To achieve operation of the transmission assembly 10 in the highest available speed ranges, the shift lever 94 is moved from the fifth gear position in the conventional shift pattern upwardly and to the right and further upwardly to place it in the position designated 4H. In so doing, the shift rail associated with the highest speed gears, namely, shift rail 42 is repositioned rearwardly in the transmission assembly 10. Since the slot 72 in the shift yoke 62 is relatively deep, lateral motion beyond the first position initially necessary to merely engage the slot 72 to a second position is readily accommodated. Such additional lateral motion results in positioning of the locking and actuating structure 120 and specifically the surface 124 in contact with the rightmost surface 134 on the rightmost tab 132 illustrated in FIG. 3. Such engagement guides the shift lever 94 along the shift pattern line connecting the shift positions 4H and 5H illustrated in FIG. 4 and axially translates the plunger 128 from the first, deactivated position to a second, activated position, thereby commanding the operator 82 to shift the high-low gear box 80 to shift from its low range to its high range position. Clearly, such activity, that is, the shift between fifth gear and the fourth high (4H) gear is accomplished according to a normal sequence of shifting, with the clutch disengaged and as if the transmission included a sixth forward gear. That is, no additional manual steps are required by the operator such that shifting an auxiliary switch mounted on the shift lever or some other location to effect shifting of the transmission assembly 10 into a higher speed gear ratio than that available through the main transmission assembly.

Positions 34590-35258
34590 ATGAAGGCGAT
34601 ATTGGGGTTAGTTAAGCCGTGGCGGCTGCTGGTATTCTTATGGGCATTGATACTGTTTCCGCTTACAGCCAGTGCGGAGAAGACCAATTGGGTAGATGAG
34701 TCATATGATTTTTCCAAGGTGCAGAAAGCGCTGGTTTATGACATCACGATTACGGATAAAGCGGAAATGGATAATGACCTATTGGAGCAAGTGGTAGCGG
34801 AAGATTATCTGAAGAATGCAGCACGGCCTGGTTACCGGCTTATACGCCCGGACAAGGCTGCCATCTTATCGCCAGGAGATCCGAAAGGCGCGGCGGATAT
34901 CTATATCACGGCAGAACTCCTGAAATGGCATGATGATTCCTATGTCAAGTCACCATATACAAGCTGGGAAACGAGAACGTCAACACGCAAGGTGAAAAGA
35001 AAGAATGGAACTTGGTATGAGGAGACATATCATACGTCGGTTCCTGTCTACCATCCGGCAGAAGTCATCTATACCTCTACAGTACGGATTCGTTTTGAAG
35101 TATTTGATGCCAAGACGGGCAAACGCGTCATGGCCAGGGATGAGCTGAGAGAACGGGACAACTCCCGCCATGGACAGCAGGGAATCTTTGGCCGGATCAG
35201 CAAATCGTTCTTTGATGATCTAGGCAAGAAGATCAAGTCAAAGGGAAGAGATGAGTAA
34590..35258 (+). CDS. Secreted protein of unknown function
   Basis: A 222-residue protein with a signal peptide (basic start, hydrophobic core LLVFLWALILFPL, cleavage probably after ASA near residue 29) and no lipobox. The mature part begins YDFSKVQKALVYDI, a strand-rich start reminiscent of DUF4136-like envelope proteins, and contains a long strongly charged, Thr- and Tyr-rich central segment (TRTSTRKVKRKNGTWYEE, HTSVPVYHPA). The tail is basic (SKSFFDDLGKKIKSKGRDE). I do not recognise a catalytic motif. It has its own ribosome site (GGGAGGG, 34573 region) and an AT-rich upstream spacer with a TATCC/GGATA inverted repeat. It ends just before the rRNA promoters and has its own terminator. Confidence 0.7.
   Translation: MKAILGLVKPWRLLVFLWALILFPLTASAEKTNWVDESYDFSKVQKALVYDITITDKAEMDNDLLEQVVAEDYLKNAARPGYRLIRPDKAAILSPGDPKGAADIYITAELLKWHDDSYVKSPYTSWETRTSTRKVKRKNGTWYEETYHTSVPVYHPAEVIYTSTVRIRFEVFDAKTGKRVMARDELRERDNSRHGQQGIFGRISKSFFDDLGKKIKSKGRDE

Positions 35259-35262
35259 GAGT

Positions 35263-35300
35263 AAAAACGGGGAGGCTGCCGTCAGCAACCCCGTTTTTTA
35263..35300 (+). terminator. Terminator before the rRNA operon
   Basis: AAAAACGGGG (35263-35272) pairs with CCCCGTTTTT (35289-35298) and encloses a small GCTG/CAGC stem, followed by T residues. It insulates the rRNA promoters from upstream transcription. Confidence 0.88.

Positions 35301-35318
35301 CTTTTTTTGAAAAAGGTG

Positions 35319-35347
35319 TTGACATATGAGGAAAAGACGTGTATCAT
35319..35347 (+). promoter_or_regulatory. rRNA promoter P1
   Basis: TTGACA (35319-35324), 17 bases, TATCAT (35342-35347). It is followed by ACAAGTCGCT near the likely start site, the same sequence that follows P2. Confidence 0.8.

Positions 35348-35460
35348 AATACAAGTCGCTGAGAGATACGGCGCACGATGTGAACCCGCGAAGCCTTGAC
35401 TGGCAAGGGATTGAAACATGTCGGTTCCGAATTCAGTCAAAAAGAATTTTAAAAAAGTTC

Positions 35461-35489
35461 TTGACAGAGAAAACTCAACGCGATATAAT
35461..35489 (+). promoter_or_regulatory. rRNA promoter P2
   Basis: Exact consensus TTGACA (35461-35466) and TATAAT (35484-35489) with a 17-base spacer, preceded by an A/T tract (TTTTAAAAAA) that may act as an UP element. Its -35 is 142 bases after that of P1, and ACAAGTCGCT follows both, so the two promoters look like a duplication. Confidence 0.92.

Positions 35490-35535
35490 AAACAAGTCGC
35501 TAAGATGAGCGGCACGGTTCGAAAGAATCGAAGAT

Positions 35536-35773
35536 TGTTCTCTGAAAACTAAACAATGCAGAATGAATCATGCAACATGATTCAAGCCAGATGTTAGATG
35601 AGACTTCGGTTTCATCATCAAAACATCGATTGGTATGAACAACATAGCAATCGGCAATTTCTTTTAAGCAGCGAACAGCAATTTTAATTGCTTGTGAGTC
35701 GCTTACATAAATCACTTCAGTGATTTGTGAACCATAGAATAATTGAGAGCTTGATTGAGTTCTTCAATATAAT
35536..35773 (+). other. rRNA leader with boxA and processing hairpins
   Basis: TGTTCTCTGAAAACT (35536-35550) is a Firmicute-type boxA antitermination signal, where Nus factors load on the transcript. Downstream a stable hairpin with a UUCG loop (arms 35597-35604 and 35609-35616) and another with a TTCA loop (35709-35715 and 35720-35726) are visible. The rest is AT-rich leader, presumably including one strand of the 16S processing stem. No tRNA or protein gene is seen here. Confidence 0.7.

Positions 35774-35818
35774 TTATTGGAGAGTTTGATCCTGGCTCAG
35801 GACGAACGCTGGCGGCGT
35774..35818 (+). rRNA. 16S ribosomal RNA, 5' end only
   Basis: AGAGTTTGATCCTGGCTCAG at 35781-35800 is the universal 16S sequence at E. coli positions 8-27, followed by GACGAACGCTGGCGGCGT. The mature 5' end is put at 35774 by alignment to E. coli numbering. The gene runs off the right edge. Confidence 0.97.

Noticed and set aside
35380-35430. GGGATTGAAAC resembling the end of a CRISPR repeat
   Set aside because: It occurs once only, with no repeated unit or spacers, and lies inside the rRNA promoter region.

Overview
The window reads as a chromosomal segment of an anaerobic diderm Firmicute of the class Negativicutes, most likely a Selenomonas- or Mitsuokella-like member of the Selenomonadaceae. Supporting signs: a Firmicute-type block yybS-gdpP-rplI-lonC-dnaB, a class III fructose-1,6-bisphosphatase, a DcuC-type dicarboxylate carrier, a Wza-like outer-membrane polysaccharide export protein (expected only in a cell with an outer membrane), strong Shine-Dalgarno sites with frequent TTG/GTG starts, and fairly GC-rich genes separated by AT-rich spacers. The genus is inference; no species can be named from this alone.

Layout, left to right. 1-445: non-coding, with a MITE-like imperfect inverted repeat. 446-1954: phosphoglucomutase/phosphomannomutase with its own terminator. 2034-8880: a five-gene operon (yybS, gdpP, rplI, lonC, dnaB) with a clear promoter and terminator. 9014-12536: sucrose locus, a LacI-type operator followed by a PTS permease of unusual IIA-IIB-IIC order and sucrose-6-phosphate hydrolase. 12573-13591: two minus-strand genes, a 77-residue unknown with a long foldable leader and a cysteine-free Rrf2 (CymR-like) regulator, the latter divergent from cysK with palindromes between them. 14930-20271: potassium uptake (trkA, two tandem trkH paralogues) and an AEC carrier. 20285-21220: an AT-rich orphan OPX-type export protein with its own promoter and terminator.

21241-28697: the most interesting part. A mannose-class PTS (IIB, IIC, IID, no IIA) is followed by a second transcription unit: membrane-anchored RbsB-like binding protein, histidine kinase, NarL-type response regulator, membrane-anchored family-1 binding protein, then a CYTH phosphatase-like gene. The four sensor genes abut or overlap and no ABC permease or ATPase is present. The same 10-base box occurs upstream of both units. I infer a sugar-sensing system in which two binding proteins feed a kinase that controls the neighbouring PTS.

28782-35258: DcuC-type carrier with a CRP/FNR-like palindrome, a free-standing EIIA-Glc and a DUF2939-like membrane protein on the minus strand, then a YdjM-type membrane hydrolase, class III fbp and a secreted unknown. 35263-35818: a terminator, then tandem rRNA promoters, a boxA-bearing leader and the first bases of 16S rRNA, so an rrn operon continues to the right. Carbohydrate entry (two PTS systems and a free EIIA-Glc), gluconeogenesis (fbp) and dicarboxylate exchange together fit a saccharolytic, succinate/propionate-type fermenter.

The shift from the fourth high (4H) gear to the fifth high (5H) gear is equally expeditiously accomplished. The shift lever 90 is moved directly downwardly from the fourth high (4H) gear position to the fifth high (5H) gear position. In so doing, the surface 124 is moved from behind the rightmost surface 124 illustrated in FIG. 3 to the leftmost surface 134 illustrated in FIG. 3, maintaining actuation of the plunger 128 of the switch assembly 126 while simultaneously effecting a shift in the main transmission assembly 10 between fourth gear and fifth gear. Since the high-low gear box 80 has been maintained in high range position, what is effectively a seventh forward speed has been achieved. In order to return to any lower gear, the shift lever 94 is simply moved to the appropriate position of the pattern. Any shift out of the rightmost leg of the pattern will, of course, result in release of the plunger 128 to its first, deactivated position and thus a shift by the operator 82 of the high-low gear box 80 to its lower range.